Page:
Retirement: The Fading Dream


Most Americans today will never be able to afford to retire.  Period.  Retirement was a concept basically created in the 1950s, and a number of factors have come together to end the dream for the great majority of Americans.  The end of the dream in turn necessitates changes in how Americans live.  These changes will affect the economy and politics.  Arguably, they already are.

Here are some of the fundamentals:

  1. The average US household has $35,000 in funds at age 65.
  2. The average Social Security payment in 2016 is $1,341 per month.
  3. According to Fidelity Investments, the average couple will encounter $245,000 in out-of-pocket health care expenses after age 65.
  4. The Fidelity estimate excludes long term care costs.  According to Morningstar, we need to add 2.4 years of nursing home or long term care costs, at approximately $13,000 per month per person, to the Fidelity total.  Subtracting what Medicare covers of nursing home expenses, that’s roughly $347,000 per person.

Basically, the average person needs upwards of $800,000 in liquid assets to retire.

It’s pretty easy to see that these numbers don’t work for most people.  And that doesn’t consider the 10% of seniors who are caring for a grandchild.

So, how can the average person cope?  

  • They can work.  However, that takes jobs away from younger workers.  Job creation in the US isn’t strong enough to support both an influx of new high school and college grads and oldsters returning to work.  However, in this competition, older workers are handicapped as large corporations don’t like to hire them.  Seniors will return to the labor market at a much lower rate of pay than they had previously.
  • They can die at an earlier age.  In the US, low income males are doing that today, having lost 4 years of life expectancy since 2000.
  • They can deplete assets and let state aid contribute to covering expenses.  However, that means living one’s last years in extreme poverty.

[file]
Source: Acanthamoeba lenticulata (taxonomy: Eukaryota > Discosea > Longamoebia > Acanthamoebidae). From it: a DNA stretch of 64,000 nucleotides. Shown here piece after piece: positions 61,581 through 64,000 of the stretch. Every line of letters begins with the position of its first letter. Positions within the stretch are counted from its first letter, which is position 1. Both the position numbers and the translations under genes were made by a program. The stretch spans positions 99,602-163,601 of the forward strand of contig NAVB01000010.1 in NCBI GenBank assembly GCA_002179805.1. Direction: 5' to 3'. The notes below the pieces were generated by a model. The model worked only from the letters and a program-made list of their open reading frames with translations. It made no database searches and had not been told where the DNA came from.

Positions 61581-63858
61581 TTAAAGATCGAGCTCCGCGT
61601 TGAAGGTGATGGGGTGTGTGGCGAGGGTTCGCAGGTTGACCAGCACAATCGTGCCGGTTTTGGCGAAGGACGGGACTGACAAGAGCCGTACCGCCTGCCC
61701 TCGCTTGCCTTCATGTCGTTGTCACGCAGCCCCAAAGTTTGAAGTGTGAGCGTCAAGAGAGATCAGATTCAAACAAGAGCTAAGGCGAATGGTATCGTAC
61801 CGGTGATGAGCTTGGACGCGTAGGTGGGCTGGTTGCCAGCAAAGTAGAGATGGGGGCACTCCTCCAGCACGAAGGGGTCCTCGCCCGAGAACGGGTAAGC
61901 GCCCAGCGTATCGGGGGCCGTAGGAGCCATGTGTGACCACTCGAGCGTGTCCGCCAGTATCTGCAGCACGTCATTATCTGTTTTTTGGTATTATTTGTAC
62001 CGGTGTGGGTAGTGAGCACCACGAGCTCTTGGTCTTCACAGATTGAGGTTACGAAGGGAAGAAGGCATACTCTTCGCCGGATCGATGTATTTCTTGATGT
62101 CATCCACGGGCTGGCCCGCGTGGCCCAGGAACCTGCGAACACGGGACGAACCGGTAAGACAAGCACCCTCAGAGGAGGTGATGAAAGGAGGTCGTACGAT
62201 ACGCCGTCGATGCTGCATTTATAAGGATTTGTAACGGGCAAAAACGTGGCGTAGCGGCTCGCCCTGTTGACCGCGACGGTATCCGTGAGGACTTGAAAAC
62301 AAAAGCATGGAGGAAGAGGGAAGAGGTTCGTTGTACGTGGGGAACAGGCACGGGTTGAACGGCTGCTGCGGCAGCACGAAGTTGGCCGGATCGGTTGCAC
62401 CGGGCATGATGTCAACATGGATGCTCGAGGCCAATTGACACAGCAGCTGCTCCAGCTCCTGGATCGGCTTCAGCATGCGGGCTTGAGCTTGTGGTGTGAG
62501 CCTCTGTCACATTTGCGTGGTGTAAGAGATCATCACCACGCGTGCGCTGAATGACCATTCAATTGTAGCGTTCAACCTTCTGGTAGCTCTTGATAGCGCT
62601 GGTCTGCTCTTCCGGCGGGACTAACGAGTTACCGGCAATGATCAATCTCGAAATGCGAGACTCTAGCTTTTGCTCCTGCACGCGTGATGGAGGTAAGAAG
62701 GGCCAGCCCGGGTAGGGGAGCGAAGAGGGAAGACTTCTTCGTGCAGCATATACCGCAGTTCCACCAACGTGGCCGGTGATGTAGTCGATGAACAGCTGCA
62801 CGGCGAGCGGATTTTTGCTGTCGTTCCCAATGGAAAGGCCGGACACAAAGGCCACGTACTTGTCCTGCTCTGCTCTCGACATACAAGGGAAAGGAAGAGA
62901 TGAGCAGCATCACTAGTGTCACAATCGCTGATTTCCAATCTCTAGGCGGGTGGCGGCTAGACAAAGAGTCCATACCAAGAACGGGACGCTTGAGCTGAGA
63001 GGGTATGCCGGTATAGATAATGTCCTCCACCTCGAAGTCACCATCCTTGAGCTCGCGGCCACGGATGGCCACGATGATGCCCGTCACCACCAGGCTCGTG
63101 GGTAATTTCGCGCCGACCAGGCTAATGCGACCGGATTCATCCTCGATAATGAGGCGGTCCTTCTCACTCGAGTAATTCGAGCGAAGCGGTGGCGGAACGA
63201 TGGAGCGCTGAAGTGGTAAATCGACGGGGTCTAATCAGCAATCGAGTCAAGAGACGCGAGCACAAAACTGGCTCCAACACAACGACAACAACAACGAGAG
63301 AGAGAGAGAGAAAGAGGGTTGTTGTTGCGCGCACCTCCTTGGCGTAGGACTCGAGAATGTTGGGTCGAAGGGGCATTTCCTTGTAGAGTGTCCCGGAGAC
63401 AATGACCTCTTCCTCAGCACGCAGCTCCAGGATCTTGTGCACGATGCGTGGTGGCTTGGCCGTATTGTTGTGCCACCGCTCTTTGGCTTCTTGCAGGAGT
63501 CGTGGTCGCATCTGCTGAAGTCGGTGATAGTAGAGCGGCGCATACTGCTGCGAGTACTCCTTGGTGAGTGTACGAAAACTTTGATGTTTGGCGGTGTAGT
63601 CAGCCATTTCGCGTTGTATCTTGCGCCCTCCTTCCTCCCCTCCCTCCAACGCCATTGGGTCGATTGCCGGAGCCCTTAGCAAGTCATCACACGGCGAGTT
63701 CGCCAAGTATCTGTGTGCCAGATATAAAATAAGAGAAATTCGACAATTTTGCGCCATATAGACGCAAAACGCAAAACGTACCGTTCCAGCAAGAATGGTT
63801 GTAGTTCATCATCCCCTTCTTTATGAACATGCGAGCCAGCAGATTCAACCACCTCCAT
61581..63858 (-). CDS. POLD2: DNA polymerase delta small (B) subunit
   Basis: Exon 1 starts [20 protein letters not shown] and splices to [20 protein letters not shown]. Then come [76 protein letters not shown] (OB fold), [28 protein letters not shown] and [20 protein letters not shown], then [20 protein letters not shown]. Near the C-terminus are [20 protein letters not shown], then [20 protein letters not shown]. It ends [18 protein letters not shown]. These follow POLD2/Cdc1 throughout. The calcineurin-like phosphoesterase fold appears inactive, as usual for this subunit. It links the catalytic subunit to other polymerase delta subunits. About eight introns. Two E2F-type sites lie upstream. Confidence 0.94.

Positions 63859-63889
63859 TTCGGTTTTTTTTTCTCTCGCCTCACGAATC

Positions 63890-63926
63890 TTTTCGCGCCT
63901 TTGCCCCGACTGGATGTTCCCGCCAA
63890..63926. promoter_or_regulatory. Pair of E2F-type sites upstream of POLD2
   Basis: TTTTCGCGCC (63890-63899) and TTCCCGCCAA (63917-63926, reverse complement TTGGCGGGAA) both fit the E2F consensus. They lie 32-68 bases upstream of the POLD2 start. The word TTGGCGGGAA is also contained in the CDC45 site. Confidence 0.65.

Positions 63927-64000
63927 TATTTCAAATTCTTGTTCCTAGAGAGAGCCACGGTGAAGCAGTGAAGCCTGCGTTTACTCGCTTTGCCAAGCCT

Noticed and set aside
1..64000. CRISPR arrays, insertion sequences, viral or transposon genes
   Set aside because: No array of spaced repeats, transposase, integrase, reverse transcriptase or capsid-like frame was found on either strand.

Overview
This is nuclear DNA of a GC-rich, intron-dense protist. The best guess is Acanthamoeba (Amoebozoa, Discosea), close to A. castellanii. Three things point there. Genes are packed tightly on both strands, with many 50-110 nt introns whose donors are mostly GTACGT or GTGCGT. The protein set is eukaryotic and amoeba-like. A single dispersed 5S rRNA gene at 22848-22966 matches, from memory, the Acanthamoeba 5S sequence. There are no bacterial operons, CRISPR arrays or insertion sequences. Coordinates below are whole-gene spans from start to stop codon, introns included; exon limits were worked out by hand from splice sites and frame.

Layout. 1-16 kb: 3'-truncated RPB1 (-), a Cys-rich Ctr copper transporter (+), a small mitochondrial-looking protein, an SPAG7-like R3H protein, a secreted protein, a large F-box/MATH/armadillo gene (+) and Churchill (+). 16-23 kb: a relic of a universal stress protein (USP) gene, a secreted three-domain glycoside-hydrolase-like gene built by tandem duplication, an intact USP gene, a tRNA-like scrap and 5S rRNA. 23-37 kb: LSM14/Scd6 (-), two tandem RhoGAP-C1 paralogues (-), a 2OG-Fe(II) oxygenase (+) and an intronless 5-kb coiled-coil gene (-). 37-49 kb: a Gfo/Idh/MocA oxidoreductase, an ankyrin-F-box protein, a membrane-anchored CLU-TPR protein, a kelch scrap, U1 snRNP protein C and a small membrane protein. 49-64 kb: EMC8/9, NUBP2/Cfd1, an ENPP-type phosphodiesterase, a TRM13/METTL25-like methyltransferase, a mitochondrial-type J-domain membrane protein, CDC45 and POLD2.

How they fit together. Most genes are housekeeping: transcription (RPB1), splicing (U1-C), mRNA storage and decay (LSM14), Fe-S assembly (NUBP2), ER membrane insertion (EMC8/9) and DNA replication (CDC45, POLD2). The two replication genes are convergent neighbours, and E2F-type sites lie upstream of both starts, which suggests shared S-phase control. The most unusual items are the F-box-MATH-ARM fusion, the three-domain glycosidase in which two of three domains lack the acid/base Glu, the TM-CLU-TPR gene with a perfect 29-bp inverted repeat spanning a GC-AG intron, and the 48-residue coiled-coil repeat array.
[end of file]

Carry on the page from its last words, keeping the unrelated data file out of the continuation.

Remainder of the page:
• They can move in with children.  The incidence of multi-generational families is on the rise.  That will change the kind of home buyers will want.
  • They can move outside the US to where health care is much less costly.  The number of US citizens who don’t live in the US is increasing,  with Central America as the destination of choice for emigres.

Several of these trends suggest that there will be a glut of single family homes on the market in the near future, with another round of declining home prices, underwater mortgages and foreclosures.

The growing volume of available labor may but a cap on wage increases, and increase deflationary pressure.

The fundamental problem is that today’s Americans reached adulthood with certain expectations about how their life would be.  Those expectations are being dashed, generating the anger that is playing out in the current election season.  The disappointment and anger is still in its early stages, and may get much worse.


In this context, its rather amazing that so many people wanted to run for the Presidency this year.  The next four years are likely to be traumatic, and the next chief executive is likely to leave office after one term as a much hated individual.

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